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The Low-FODMAP Diet: A mini primer

Jacqueline Jacques, ND
Thorne

Although it has a funny name, some complex science, and challenging dietary restrictions, the low-FODMAP diet has proven to be a leap forward in dietary intervention for irritable bowel syndrome (IBS).


What is a FODMAP? Most simply, they are a class of carbohydrates. The name is derived from “Fermentable Oligosaccharides, Disaccharides, Monosaccharides and Polyols” which describes the kind of carbohydrates that are restricted in a low-FODMAP diet. The most important word in this term is “fermentable.” Fermentable carbohydrates are carbohydrates that are only partially absorbed into the bloodstream, which means the remainder must be digested (or fermented) by your gut microbiome. When the microbes in your microbiome digest the FODMAPs, gases are given off, which can then cause you to have gas, bloating, and discomfort.  Also, FODMAPs in the gut will draw in water, which can further result in pain, cramping, and diarrhea. 


Collectively, the symptoms of gas, bloating, intermittent diarrhea, cramping, and pain are common symptoms of IBS. IBS is a “functional” GI disorder, meaning IBS is not caused by a known infection or some other defect. Although IBS affects as many as 15 percent of adults, there is no established and effective treatment that works for most sufferers. 


The low-FODMAP diet was developed by researchers at Monash University in Australia who were looking for dietary answers to IBS. They started with the knowledge that individuals who had IBS commonly restricted foods they believed contributed to symptoms, such as dairy foods, beans, cruciferous vegetables, fruits and fruit juices, and gluten grains. The researchers also knew that consuming a lot of polyols (also called sugar alcohols), such as maltitol, sorbitol, mannitol, and erythritol, as replacements for sugar could cause IBS symptoms. Finally, the researchers knew that individuals with an intolerance to milk sugar (lactose) or fruit sugar (fructose) experienced similar problems.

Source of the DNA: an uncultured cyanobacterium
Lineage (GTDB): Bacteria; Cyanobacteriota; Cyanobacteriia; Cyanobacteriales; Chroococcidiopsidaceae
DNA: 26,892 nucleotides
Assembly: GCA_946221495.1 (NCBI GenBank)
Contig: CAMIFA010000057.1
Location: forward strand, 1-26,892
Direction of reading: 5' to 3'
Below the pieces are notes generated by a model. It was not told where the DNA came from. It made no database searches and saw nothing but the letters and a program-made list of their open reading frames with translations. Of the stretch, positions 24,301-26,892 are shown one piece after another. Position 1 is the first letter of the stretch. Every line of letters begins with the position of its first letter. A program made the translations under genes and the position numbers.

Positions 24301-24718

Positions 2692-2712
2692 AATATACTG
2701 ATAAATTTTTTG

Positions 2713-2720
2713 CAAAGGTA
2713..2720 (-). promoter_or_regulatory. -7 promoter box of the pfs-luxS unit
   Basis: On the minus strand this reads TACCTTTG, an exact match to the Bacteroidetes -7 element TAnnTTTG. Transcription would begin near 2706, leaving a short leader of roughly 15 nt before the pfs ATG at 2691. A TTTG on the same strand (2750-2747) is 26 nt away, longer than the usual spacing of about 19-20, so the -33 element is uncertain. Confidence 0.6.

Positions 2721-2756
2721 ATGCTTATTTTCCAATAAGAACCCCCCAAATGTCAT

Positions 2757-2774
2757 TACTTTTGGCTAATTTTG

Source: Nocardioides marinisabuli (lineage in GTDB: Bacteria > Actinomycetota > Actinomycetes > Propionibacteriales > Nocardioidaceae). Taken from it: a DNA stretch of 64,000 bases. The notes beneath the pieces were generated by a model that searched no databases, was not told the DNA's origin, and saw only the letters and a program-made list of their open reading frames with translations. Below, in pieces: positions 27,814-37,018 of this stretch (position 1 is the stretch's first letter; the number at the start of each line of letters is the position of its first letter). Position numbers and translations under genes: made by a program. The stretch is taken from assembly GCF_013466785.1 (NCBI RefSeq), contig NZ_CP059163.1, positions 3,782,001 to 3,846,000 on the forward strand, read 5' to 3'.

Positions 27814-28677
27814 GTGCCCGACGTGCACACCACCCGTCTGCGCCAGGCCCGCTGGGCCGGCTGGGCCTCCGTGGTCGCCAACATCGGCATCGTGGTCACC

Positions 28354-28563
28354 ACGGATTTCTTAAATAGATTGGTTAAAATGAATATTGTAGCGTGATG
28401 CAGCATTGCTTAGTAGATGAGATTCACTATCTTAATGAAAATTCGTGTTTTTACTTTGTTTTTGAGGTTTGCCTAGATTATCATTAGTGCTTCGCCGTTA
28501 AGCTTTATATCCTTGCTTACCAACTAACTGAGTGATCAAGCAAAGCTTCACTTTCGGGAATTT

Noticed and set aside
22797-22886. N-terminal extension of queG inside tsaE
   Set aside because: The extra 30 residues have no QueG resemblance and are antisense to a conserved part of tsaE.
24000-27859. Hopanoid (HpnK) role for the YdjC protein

An exhaustive review of these various factors led the Australian research team to determine that fermentable carbohydrates were the common thread and, furthermore, that the effect was additive. In other words, having more FODMAPs in the diet had a cumulative effect that increased the IBS symptoms. Based on this theory, they undertook a serious study and subsequently found great success. About 75 percent of individuals who had IBS and could follow a low-FODMAP diet found significant relief of their IBS symptoms.


Despite being very beneficial, a low-FODMAP diet can be hard to follow because it restricts so many common foods, as well as many foods we think of as being healthy.  See a sample diet list here: https://www.ibsdiets.org/wp-content/uploads/2016/03/IBSDiets-FODMAP-chart.pdf, which excludes foods like onions, garlic, asparagus, avocados, bananas, watermelon, sausage, and any foods made with wheat, milk, yogurt, honey, or fruit juice. Most individuals find they have a threshold – they can tolerate a certain amount of FODMAPs – but more than their threshold level causes problems. So if a low-FODMAP diet helps you, then it won’t usually mean a 100-percent restriction.


Do you need to follow a low-FODMAP diet? Well, it can depend on the microorganisms in your gut, the quantity in which they are present, and their ratio to other microorganisms present. The Onegevity Gutbio test report can provide you with the microorganism information and make a dietary pattern recommendation that can work for you -- one of which may be the low-FODMAP diet.


If you want to explore a low-FODMAP diet, then there are many great tools to help you. A good place to start is at the home of the researchers who created the diet. Monash University has free education, food lists, and even an app to help people understand and manage this dietary program. 


Blog originally posted on Thorne's Take 5 Daily